Man, online bullying is the pits, and I'm so thankful the internet was not in wide use when I was in high school because it takes note passing to whole new levels of intensity. Back in my day, it would take a day or two for rumors to make their way around schools — now it only takes a few minutes. Your hormones and emotions are so out of whack at that age, too. What's a huge deal one minute, is forgotten the next. That is, if you have an actual minute to breathe.
These thoughts plague me when I hear of stories like Kylie Kylem. The 15-year-old recently took to twitter to talk of suicide, and the response from classmates wasn't compassion, it was the opposite. In the wake of Amanda Todd and others like her, it's especially unsettling.
Kylem began tweeting things like, "I don't know what to do anymore. I can't get out of my room. I can't face the world i don't want to be alive im done," and "I've got the blade in my hand :D i need to think BBL."
Scary shit! And instead of support or help from her followers, Kylem was greeted with an account named "KillYourselfKylie" (which has since been switched to Hayley_Foster17), who started tweeting garbage like:
Amanda Todd is dead now shes in hell kylie wants to kill herself welcome her to hell— deleted (@Hayley_Foster17) November 13, 2012
@yayyimkyliebaby We hate you just die... From sara, jesse, Hayley, Cat, Josh, becca and others— deleted (@Hayley_Foster17) November 13, 2012
Those listed names belong to Kylem's classmates. How awful. And Kylem responded thusly:
I can't stop crying plz leave me alone— ♥THANKS EVERYONE♥ (@YayyImKyliebaby) November 13, 2012
Thats it. Im done— ♥THANKS EVERYONE♥ (@YayyImKyliebaby) November 13, 2012
Then, to pile on the good times, another troll entered the mix. Because the only thing more fun than one asshole shitting on a hurting teenage girl is two assholes shitting on a hurting teenage girl.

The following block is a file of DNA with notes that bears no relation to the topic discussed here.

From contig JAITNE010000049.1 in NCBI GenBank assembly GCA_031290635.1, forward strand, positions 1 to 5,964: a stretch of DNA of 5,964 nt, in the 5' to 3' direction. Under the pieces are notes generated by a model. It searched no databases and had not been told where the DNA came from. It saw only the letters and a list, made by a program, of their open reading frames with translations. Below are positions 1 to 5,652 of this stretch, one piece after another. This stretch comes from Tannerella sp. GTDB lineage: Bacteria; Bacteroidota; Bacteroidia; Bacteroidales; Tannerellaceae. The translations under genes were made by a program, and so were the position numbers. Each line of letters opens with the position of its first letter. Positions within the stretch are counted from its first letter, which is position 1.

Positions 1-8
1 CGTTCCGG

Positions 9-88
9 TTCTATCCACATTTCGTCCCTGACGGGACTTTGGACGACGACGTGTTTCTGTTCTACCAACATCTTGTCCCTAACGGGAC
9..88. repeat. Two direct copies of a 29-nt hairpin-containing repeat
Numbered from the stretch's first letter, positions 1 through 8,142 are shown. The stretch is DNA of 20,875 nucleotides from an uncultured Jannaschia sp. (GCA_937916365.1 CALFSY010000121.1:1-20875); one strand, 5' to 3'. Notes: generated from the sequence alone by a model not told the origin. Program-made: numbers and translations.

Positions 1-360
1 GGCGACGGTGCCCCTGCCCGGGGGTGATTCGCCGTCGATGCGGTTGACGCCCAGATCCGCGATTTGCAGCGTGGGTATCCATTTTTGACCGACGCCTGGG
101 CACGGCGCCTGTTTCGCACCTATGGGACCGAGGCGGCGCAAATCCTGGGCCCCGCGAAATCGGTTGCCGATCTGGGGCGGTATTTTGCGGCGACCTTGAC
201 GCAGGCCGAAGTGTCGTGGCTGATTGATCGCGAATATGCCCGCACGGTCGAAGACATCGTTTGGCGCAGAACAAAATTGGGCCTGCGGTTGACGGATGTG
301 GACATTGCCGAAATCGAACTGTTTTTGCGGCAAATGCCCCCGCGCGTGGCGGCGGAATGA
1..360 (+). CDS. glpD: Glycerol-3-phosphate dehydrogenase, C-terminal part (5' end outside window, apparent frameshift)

That's when shit turned vigilante. Folks from Anonymous and Rustle League stepped in and started to serve the harassers with a
@hayley_foster17 Brace yourself motherfuckers. We've entered this fight, and there's many many more of us*snaps on the rubber glove* ENJOY— ☢-Ash-☢ (@Ash6699) November 14, 2012
And a side of
@yayyimkyliebaby Hi Kylie. Me & my Friends are here to stop the bullying aimed your way. And when I say it will STOP, it will STOP.— ⋂O⅄ ⋊Ɔ⋂Ⅎ™ (@GonzoPhD) November 14, 2012
DANG, it is ON.
With that, they swiftly went to work in a whirlwind of accusations and threats. In the end, they outed the trolls and got them to apologize or shut up. Although I really don't like lot of the hate language used by everyone in this situation, I'm glad that these people were there to stand up for a young girl who was obviously hurting. And, seriously, a big THE FUCK?! goes out to the grown man who inserted himself into the situation just to troll. Not cool, dude, and now your shit is all over the internet. Big mistake. Huge.
It's wonderful that Kylem is back on Twitter and thanking her new supporters and appearing well, in general. I hope that she's able to get the help that she needs because I know this wasn't a one time thing that's gonna be solved by a bunch of random tweets, but it could be the respite she needs to gain some perspective and get some help.
Overall, I think it's good that Anonymous and Rustle League stepped in and named names and shut it down but in an ideal world — I know, I know, we're not in that world, but let me dream, if just for a second! — this would serve as a catalyst to roll out new anti-bullying programs in schools. You know, the ones that teach peers to stand up for each other. Kids listen to their friends, and if their friends are telling them to knock it off, they'll most likely fall in line. It would be so fantastic to give students the tools to solve this shit themselves — before they have to deal with the adult consequences of their dangerous behavior. We can continue to push toward that, and encourage them to look out for each other. We can encourage the majority of kids — the ones who aren't the bullies or the bullied — to become brave enough to speak up and squash the loud, cruel voices of the few. This appears to be one of the things that actually helps squelch — or at least stem the tide of — bullying.
Until then, well, there's always Anonymous.
How Anonymous helped prevent a teen's suicide [Daily Dot]